Achieving the Dream: Community Colleges Count (ATD), a national nonprofit organization that helps more community college students succeed, recently designated Coastal Bend College as a Leader College for its sustained improvement on key student achievement indicators.
“We are honored to be named as an Achieving the Dream Leader College and to have this opportunity to work with community colleges across the country in improving the success of our students,” said CBC President Dr. Thomas Baynum.
CBC is included with a list of 20 other community and technical colleges in Texas, New Mexico, Florida, Virginia, North Carolina and Ohio. This is the first year that ATD has recognized Leader Colleges. The designated institutions have demonstrated commitment to and progress on the four principles of Achieving the Dream: committed leadership, use of evidence to improve programs and services, broad engagement, and systemic institutional improvement. They have also shown three years of sustained improvement of student success on at least one of the following measures of performance:
- Course completion
- Advancement from remedial to credit-bearing courses
- Completion of college-level math and English courses
- Term-to-term and year-to-year retention
- Completion of certificates or degrees
Additionally, each college must have successfully implemented at least one student success intervention or initiative that achieved documented improvement in student outcomes that are of sufficient scale to benefit a substantial proportion of students.
Conceived in 2004 by Lumina Foundation for Education and eight national partner organizations, Achieving the Dream has expanded to more than 100 institutions in 22 states, reaching nearly one million students. ATD is focused on creating a “culture of evidence” on community college campuses in which data collection and analysis drive efforts to identify problems that prevent students from succeeding—particularly low-income students and students of color—and develop programs to help them stay in school and receive a certificate or diploma or transfer to a four-year institution.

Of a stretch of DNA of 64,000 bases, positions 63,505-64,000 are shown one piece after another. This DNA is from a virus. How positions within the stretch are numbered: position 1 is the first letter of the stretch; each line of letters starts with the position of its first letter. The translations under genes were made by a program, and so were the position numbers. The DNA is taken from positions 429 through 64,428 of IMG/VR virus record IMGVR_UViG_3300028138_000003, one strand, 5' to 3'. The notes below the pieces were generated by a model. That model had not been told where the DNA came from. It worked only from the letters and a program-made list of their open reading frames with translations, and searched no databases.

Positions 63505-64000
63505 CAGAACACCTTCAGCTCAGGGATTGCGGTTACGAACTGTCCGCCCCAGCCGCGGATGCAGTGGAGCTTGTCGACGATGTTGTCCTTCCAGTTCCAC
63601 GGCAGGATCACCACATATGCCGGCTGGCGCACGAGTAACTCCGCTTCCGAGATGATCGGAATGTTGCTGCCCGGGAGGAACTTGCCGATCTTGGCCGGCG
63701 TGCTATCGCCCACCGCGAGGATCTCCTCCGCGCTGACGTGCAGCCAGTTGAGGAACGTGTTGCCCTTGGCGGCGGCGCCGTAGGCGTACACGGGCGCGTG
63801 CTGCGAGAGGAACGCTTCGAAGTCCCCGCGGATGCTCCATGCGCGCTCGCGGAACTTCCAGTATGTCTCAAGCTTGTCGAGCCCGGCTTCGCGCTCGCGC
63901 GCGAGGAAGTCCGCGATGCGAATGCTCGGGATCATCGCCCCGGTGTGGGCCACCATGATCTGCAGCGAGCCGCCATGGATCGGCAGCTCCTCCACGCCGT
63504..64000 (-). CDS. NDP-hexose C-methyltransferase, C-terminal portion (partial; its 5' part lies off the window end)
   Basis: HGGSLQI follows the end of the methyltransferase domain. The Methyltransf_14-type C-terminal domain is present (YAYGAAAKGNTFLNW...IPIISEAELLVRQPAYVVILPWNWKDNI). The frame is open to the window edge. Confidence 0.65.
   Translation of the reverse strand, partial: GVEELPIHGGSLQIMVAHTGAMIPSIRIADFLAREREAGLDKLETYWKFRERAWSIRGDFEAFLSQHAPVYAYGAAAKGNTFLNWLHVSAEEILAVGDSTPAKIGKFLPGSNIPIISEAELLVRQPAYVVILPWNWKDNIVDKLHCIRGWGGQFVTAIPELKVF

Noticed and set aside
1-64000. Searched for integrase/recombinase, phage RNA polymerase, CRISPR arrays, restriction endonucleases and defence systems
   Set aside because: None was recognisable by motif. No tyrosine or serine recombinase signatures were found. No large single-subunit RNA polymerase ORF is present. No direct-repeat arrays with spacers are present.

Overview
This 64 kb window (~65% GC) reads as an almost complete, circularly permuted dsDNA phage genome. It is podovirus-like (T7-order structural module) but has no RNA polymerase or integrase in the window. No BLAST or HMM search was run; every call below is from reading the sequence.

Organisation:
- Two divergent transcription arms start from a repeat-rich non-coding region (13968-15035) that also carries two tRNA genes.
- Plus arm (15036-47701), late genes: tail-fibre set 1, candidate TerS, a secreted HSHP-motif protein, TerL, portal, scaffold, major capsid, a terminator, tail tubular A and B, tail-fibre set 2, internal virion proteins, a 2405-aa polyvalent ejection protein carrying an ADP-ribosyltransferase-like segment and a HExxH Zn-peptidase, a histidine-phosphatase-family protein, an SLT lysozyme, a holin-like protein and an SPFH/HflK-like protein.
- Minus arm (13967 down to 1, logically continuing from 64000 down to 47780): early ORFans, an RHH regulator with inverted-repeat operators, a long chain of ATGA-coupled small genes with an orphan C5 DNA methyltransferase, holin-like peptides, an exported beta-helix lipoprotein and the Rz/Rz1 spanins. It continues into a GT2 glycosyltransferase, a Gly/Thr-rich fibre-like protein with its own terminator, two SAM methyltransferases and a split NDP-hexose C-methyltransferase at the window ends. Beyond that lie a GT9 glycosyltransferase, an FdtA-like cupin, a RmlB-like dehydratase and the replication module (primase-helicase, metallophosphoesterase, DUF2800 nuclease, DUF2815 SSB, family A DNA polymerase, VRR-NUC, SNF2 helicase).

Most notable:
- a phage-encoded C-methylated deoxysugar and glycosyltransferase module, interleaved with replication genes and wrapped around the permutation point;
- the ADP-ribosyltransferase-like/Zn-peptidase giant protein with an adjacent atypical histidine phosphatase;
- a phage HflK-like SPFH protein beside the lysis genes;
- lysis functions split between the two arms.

“These success measures are the heart of the Achieving the Dream mission,” said Carol Lincoln, national director of Achieving the Dream and a senior program director at MDC, the initiative’s managing partner. “The hard work and commitment that these colleges – their administrators, professors, support personnel, and the students themselves – have demonstrated over time have led to important educational and institutional-based improvements that have helped increase student achievement on their campuses.”
The Leader Colleges include institutions large and small, rural and urban, single campus and multi-campus that are working to address a variety of student success challenges. These colleges have identified workable solutions to issues such as enhancing the experience of first-year students, improving developmental education, closing achievement gaps, strengthening academic and personal advising for students in need of additional support, strengthening links to high schools and four-year institutions to improve student preparation, and increasing retention, persistence rates, and the number of certificate and degree recipients.
“We expect these colleges to serve as mentors within the Achieving the Dream community of learners, as well as advocates for the principles of Achieving the Dream,” Lincoln said. “Creating and implementing student success initiatives that have an impact takes time and patience. It’s critical that we get it right and that we learn from institutions that have demonstrated success in key areas and have been able to maintain progress over time.”
For more information on the Leader Colleges, go to www.achievingthedream.org.